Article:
Attachments

Last edited:

footrope

Contributing Partner
Blogs Author
Cracked welds - masthead

On the overloaded plate (with the egged hole) I found a cracked weld and sanded it to get the paint off. I will be cleaning off the paint on the rest of the welds on the mast to make sure no other welds are cracked. This is not great news, except that it is the weld material and not the mast or the masthead material itself that is cracked. I've informed the rigger and talked to my welder about the repair.
 

Attachments

footrope

Contributing Partner
Blogs Author
Weld repair done

Crosssing my fingers that this weld repair is better than the previous. It looks better. Based on the appearance of the other welds on the mast, that cracked one was probably a repair that failed. Since the overload issue was still present, I'm not surprised the weld failed. I guess we'll see after a few months of sailing if the weld is holding.

The bushing repair for the damaged holes that I specified was incorrect. So, instead of a 3/4" OD bushing, we are going to use a 7/8" OD to make sure we get all the damaged part of the egged hole removed.

I have changed my mind on the pin configuration for the forestay toggle. It would be better to use either:
- a slightly too long 5/8" dia pin that is held by the steel cover. 1/8 "too long (1/16" overhang) would bulge the cover on both sides slightly, but no chance to slip in between the plates
- Or, I could still go with a pin that has a head and get a groove machined for a c-clip or a circlip (like on a winch shaft).

Both these ideas avoid chafe on an halyard that runs by the area.

IMG_20140909_102147_817.jpg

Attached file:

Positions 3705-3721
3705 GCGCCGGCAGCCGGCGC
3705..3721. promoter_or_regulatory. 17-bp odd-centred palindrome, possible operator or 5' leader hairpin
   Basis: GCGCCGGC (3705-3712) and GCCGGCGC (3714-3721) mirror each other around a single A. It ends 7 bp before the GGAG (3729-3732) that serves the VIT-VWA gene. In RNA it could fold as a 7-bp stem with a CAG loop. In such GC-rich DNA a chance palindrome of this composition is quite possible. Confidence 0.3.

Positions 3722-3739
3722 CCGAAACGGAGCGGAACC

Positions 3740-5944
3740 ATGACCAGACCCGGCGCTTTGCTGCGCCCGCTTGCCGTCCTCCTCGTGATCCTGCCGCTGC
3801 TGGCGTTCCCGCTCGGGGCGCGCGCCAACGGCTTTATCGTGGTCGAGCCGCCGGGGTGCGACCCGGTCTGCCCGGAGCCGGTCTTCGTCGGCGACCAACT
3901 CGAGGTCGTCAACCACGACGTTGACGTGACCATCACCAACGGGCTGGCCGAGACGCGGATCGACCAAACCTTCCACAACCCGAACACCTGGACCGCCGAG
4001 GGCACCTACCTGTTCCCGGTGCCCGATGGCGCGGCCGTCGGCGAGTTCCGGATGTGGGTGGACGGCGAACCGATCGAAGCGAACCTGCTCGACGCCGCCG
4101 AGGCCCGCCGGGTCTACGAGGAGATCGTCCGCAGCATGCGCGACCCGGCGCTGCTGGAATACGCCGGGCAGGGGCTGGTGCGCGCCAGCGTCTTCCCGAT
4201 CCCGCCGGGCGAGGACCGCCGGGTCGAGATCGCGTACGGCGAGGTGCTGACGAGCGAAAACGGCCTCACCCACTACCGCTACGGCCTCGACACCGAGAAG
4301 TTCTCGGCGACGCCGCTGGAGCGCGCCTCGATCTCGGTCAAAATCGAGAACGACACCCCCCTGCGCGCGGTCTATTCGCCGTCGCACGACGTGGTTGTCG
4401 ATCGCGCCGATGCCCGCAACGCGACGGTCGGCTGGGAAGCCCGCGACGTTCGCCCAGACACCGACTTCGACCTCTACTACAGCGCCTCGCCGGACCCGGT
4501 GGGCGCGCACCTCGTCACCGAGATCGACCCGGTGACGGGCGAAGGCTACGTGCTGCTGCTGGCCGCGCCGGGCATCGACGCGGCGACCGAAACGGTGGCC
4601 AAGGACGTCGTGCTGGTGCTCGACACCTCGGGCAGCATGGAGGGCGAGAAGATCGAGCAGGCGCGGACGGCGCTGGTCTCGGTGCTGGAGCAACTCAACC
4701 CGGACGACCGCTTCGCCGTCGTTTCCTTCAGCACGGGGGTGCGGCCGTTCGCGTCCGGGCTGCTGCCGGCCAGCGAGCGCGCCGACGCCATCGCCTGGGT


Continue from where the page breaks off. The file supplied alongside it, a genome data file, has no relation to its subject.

footrope

Contributing Partner
Blogs Author
Bushings installed and off to paint

The next step on the mast rehab is minor corrosion cleanup and paint.

Masthead_Repaired_Bushings03.jpg
 

footrope

Contributing Partner
Blogs Author
It's back and it's black. Tides Marine Strong Track installed

Hi all,

The mast, boom and spreaders are back at the boat and the paint job looks very good. As part of the full-batten main we purchased (we also bought a 130% jib) we got the recommended Strong Track and batten car system. Getting the old aluminum track extrusion off was a worthwhile effort, but it was a chore since the three sections were installed before the welding was all done. Thus we had to grind out an exit slot and do the hercules imitation to bend it every 6 inches as we took it out. Lots of bending for the 20 ft. sections.

The Strong Track fits into the mast slot rather loosely and it will rotate a few degrees until it contacts the mast surface on either side. Does anyone on the board have this system with their main and how did it fit and perform? I'm curious about the fit of the track especially. It is so slick, I can't imagine a problem with the hoist and drop, but I have heard stories about batten cars hanging up in the past.